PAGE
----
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Bubonic Plague Samples Missing in Texas

January 15, 2003

LUBBOCK, Texas (AP) _ Vials containing samples of lethal bubonic plague have disappeared from Texas Tech University, and the FBI was investigating, authorities said Wednesday.

A statement from the university said vials of bubonic plague, being used to improve treatment of plague victims, were reported missing to campus police on Tuesday.

Thirty-five vials were believed missing from the school’s Health Sciences Center, said Frank Morrison, a Lubbock city councilman, who told CNN he was briefed by emergency officials. There was no indication that a theft has occurred, Morrison said.

``I do not believe it is currently a weapons grade but it can be converted into a weapons grade,″ Morrison said.

City officials planned a news conference.

The Lubbock Avalanche-Journal’s Web site, quoting unidentified law enforcement sources, said the vials turned up missing several days earlier but wasn’t reported to police until Tuesday. Sixty investigators from various converged on the medical school campus, the newspaper said.

The school said the research was being conducted by Dr. Thomas Butler, chief of its infection disease division, who has been studying the plague for more than 25 years. It said there was no reason to believe the vials were stolen but officials thought it was ``prudent″ to get law enforcement involved because of current concerns about bioterrorism.

In Washington, FBI officials confirmed that they were contacted Tuesday night and dispatched agents to Lubbock to assist local authorities.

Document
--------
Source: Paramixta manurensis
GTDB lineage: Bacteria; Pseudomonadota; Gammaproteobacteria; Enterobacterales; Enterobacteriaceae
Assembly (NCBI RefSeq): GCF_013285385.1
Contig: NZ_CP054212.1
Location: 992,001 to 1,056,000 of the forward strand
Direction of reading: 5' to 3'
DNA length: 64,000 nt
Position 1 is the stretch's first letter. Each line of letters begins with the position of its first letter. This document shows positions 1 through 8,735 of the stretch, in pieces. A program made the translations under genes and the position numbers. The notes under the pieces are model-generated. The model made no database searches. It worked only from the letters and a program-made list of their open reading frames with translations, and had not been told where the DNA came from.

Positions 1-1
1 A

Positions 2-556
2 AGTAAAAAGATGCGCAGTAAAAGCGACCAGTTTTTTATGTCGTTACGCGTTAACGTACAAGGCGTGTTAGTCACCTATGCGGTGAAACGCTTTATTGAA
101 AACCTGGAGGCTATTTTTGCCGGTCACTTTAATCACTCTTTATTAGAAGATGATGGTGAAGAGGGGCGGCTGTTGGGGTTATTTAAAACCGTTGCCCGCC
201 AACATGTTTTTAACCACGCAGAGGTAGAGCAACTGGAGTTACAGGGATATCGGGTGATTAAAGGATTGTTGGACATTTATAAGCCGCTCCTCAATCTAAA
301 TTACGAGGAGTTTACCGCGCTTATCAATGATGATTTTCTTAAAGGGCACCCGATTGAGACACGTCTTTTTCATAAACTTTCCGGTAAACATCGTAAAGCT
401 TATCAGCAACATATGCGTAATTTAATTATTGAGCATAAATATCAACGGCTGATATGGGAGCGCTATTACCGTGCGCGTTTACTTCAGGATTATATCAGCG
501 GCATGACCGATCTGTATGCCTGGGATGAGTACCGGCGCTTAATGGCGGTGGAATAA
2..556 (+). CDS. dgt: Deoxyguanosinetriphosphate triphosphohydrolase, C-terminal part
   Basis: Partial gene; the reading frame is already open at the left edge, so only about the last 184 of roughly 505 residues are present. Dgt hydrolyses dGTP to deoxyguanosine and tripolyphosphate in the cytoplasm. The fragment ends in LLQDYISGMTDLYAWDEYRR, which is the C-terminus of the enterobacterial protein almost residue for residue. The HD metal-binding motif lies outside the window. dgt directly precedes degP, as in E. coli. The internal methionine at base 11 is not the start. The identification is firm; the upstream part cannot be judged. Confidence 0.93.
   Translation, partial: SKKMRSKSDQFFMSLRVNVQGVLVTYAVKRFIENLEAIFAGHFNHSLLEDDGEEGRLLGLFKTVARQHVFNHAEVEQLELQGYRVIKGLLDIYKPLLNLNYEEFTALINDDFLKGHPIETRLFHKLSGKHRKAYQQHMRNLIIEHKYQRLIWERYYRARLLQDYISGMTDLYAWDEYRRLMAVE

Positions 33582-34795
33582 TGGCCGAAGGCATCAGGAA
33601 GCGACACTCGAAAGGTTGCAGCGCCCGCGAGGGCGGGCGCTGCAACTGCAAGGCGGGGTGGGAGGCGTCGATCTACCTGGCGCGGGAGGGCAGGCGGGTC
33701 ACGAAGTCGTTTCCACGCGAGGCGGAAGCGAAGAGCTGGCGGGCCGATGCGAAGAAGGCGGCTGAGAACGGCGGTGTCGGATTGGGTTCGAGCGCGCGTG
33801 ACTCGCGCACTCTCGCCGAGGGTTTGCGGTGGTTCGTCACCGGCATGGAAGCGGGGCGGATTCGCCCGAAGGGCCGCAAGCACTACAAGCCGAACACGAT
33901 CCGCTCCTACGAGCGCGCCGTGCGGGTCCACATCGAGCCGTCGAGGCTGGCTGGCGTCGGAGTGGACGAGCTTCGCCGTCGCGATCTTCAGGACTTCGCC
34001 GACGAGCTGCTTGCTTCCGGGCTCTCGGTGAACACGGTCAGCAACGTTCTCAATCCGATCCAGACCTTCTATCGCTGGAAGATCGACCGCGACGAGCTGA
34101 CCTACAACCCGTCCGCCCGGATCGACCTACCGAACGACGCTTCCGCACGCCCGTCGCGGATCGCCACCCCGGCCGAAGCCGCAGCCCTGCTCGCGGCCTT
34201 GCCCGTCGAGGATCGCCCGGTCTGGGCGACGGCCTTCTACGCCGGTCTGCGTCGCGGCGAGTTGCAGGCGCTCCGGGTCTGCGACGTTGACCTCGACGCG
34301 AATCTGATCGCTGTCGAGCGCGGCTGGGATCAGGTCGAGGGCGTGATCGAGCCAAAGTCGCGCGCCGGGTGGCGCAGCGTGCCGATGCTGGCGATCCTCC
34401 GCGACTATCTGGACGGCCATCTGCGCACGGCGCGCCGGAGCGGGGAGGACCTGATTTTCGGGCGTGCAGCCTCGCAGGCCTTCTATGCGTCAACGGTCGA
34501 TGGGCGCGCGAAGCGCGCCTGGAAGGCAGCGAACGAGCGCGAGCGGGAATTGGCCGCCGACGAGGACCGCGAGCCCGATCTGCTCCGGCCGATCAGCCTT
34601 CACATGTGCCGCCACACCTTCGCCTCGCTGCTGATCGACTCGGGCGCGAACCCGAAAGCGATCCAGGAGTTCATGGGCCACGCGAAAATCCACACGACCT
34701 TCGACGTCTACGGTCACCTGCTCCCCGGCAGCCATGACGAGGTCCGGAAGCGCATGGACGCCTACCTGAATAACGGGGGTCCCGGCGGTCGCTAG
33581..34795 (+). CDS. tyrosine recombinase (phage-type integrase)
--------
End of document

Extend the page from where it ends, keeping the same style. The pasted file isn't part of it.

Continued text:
White House officials have been briefed on the plague reports, said spokesman Ari Fleischer. He said the Centers for Disease Control and Prevention also was investigating. No other specifics about the probe were immediately available.

Bubonic plague is an infectious disease of animals and humans caused by a bacterium named Yersinia pestis. People usually get it from being bitten by a rodent flea that is carrying the plague bacterium or by handling an infected animal.

The disease can be treated with antibiotics. Health officials say 10 to 20 people in the United States contract plague each year. About one in seven U.S. cases is fatal.

Plague outbreaks have killed about 200 million people in the past 1,500 years. The most infamous, Europe’s Black Death, started in 1347, killing 25 million people in Europe and 13 million in the Middle East and China within five years.

Plague _ along with anthrax, smallpox and a handful of other deadly agents _ is on a short watch list distributed by the federal government, which wants to make sure doctors and hospitals recognize a bioterror attack quickly.

But plague’s symptoms can be difficult to spot. The disease is characterized by swelling, weakness and fever, symptoms that can signal anything from flu to West Nile virus.

Bubonic plague is not contagious. But left untreated, it can transform into pneumonic plague, a more dangerous disease that can be spread from person to person.


On the Net:

CDC: http://www.cdc.gov/health/plague.htm

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